American paleontologists have found fossils from two until now unknown gliding mammals. And these are very ancient mammals, that lived about 180 million years ago.

Photograph of the fossil of gliding mammaliaform Maiopatagium furculiferum (type specimen from Beijing Museum of Natural History BMNH 2940). (Credit: Zhe-Xi Luo/U. Chicago)

Two 160 million-year-old mammal fossils have been discovered in China. They appear to be the forerunners of mammals in the Jurassic Period that evolved to glide and live in trees.

The Jurassic species, Maiopatagium furculiferum and Vilevolodon diplomylos, are stem mammaliaforms, long-extinct relatives of living mammals.

According to researchers, the animals have an unexpected combination of physical properties that make them extra interesting, and previously unknown to such early mammal species.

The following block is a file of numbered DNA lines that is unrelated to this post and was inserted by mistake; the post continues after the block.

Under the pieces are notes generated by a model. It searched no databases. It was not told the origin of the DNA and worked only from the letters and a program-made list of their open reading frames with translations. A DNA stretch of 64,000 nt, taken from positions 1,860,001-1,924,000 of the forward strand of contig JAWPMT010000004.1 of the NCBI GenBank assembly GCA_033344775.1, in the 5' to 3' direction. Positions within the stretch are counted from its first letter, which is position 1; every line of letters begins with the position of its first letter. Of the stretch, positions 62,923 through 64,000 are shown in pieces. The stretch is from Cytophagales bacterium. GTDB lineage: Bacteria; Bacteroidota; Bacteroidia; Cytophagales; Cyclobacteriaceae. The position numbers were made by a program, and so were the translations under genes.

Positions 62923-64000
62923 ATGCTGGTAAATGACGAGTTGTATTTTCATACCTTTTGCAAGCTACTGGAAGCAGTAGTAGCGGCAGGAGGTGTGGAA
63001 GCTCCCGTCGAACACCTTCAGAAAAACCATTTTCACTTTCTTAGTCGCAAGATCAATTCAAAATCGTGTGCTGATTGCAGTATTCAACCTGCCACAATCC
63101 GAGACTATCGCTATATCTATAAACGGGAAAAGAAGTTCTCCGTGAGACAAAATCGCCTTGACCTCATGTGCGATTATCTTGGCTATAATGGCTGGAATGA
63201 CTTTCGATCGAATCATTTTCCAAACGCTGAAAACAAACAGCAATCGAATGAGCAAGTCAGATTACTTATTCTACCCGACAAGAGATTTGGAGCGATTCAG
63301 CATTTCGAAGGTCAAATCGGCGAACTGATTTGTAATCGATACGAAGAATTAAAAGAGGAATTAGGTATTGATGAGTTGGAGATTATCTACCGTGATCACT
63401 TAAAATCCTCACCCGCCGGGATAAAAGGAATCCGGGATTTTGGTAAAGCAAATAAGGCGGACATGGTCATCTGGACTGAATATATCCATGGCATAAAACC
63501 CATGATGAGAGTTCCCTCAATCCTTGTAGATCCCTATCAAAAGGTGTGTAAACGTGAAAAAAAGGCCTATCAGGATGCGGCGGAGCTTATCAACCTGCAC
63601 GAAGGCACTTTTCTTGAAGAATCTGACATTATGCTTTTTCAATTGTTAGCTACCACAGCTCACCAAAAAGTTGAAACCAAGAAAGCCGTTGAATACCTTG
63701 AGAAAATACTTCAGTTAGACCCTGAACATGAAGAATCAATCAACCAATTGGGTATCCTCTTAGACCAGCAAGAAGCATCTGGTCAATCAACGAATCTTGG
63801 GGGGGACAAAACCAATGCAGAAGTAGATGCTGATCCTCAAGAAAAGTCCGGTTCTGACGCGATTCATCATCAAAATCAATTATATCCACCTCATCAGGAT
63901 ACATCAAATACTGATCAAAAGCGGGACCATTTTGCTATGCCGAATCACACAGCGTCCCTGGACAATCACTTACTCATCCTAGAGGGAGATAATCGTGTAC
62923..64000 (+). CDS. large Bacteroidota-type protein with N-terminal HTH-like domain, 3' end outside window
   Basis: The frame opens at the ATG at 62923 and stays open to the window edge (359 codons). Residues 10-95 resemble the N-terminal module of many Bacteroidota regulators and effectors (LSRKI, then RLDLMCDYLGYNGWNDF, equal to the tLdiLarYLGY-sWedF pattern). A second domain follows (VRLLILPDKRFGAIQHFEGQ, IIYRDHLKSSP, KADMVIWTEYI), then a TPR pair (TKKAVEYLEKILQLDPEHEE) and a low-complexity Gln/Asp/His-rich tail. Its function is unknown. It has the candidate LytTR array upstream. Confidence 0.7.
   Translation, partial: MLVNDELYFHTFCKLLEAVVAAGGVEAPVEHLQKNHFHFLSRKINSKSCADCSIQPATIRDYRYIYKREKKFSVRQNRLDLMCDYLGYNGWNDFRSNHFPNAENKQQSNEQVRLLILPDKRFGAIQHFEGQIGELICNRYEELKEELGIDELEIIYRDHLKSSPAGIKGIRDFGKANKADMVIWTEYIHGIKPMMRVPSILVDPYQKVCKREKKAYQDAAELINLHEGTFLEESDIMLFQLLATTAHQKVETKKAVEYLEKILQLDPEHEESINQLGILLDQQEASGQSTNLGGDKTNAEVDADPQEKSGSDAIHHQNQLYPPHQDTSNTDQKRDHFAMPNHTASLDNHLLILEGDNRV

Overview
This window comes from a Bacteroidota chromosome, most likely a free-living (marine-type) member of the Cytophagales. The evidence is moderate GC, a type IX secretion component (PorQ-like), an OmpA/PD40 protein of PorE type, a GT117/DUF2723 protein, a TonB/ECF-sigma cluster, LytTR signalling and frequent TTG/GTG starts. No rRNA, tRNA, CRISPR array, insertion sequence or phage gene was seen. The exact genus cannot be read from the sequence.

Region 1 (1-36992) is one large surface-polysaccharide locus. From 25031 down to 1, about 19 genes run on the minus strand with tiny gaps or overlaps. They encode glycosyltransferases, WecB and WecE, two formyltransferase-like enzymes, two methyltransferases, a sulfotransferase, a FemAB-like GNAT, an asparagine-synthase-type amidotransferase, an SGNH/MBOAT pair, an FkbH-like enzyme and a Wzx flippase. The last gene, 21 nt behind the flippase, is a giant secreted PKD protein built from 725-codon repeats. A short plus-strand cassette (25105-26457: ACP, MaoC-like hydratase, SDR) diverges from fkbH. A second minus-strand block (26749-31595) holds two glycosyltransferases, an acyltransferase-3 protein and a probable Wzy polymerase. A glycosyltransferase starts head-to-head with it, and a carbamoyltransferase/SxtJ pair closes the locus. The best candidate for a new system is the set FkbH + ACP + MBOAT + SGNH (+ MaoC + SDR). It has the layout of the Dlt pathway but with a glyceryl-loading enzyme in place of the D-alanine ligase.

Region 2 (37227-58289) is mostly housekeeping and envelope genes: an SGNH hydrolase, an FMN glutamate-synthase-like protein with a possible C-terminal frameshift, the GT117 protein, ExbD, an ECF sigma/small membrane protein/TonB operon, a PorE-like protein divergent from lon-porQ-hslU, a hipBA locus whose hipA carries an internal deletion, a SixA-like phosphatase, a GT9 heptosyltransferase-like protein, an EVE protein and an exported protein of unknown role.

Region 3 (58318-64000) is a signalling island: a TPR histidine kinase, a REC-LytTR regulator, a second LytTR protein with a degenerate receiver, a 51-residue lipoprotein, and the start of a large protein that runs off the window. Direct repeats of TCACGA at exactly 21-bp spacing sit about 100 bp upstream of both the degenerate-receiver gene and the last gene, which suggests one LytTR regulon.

The two animals are gliding animals (volant animals), herbivorous mammals, which, according to researchers, lived 100 million years earlier than the oldest gliding mammal known.

Their appearance looks similar to flying squirrels and is similar in built to modern day flying squirrels, but some of the skeletal parts resemble a bird, while other characteristics resemble that of a duckbilled platypus or a marsupial.

The fossils are described in two papers published this month in the journal Nature by Professor Zhe-Xi Luo of the University of Chicago and co-authors.


Zhe-Xi Luo et al., New gliding mammaliaforms from the Jurassic. 2017. Nature. Doi: 10.1038 / nature23476
Zhe-Xi Luo et al., New evidence for mammalian form ear evolution and feeding adaptation in a jurasic ecosystem. 2017. Nature. Doi: 10.1038 / nature23483